(Spotify users — you can listen to these and other featured Sunday Jazz songs by subscribing to my GFS Sunday Jazz playlist.)

“You Rascal You” (with Louis Jordan)

“Rhythm Saved the World”

“I’m in the Mood for Love”

“Struttin’ With Some Barbecue”

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"Jazz Ghosts" (Jonas Bergstrand)

Sunday Jazz: Halloween jazz!

"Jazz Ghosts" (Jonas Bergstrand)

"Jazz Ghosts" (Jonas Bergstrand)

Halloween is just a few weeks away, so what better time to unveil a few vintage, spooky jazz numbers to get you in the mood?

(Spotify users — you can listen to these and other featured Sunday Jazz songs by subscribing to my GFS Sunday Jazz playlist.)

Philly Joe Jones Sextet - Blues For Dracula

“Blues for Dracula” — Philly Joe Jones Sextet

“Halloween Spooks” — Lambert, Hendricks & Ross

“The Great Pumpkin Waltz” — Vince Guaraldi

“Skeleton in the Closet” (from Pennies From Heaven) — Louis Armstrong

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Slam Stewart

Sunday Jazz: “All the Things You Are” (feat. Slam Stewart)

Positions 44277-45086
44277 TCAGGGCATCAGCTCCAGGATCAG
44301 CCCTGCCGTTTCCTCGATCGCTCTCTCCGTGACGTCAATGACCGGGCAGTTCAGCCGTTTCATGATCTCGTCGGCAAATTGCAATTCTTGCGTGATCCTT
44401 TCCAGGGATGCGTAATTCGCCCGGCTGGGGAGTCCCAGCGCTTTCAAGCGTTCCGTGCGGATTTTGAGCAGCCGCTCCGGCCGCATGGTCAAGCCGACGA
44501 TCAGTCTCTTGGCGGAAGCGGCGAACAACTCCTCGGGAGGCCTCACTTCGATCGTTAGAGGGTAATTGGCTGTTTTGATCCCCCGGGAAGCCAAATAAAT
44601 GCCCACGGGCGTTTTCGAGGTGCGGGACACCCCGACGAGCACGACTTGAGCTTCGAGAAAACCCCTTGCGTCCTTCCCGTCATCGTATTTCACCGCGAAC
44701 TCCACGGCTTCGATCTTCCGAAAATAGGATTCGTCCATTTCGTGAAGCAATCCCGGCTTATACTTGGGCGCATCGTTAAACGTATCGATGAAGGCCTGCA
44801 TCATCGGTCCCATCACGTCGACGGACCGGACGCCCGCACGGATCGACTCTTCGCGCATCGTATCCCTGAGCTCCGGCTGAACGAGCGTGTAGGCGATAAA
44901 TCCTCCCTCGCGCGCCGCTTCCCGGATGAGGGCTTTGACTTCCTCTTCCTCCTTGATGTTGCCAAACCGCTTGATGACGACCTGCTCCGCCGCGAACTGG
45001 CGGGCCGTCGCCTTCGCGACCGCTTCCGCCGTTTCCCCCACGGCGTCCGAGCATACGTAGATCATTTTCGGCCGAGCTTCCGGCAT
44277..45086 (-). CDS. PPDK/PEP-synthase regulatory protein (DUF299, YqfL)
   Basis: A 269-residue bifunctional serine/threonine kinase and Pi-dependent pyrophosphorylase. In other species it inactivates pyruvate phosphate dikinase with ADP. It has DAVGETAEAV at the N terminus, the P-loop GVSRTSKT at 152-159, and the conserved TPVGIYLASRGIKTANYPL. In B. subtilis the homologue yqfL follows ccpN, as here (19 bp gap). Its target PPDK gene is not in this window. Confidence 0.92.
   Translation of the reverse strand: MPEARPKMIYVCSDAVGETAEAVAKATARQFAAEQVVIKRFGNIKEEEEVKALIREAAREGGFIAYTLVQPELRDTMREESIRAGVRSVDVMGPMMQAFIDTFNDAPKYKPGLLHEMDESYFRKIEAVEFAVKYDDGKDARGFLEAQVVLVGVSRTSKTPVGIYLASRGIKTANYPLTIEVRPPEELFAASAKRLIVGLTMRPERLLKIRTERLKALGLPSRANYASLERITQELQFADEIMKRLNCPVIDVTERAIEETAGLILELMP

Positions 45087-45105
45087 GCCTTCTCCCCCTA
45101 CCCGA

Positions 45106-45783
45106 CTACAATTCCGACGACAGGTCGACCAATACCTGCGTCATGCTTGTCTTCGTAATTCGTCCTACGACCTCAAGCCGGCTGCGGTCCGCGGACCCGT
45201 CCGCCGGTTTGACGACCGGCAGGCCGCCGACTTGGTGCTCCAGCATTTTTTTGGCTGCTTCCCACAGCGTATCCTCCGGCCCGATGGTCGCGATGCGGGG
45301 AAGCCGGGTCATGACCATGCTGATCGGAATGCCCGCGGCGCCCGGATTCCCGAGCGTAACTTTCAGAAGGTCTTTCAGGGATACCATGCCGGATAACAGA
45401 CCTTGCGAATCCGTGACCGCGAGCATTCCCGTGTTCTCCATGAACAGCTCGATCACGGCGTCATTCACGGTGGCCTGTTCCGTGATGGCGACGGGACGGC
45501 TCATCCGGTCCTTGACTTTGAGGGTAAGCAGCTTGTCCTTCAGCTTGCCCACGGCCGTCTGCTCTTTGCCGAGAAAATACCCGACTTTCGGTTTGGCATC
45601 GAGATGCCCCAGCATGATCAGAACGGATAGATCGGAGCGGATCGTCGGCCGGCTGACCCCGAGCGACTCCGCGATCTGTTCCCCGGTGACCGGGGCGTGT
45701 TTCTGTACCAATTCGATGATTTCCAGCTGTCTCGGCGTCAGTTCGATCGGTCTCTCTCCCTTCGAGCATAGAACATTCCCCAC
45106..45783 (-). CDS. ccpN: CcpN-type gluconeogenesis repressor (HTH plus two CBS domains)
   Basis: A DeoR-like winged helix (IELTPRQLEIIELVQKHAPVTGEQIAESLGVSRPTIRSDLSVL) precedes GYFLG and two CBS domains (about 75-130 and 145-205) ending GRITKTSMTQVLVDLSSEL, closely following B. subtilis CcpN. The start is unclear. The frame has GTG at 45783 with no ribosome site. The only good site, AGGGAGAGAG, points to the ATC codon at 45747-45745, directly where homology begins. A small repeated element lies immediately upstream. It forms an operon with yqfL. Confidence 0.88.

Slam StewartI first encountered the unique stylings of bassist Slam Stewart on the excellent Dizzy Gillespie album Groovin’ High, which captures some of the earliest recordings of bebop ever heard. Stewart’s solo, which combined his arco (bow) bass playing and singing, grabbed my attention right away. He typically sung his vocals an octave above his bass part, to great effect.

Stewart was born in my home state of New Jersey — Englewood to be precise — 97 years ago this Wednesday, and died at the age of 73 in Binghamton, New York. He was never the most celebrated of bassists, although he did enjoy commercial success as one half — along with Slim Gaillard — of the Slim and Slam duo. The pair notched their biggest hit in 1938 with Gaillard’s humorous “Flat Foot Floogie (with a Floy Floy).”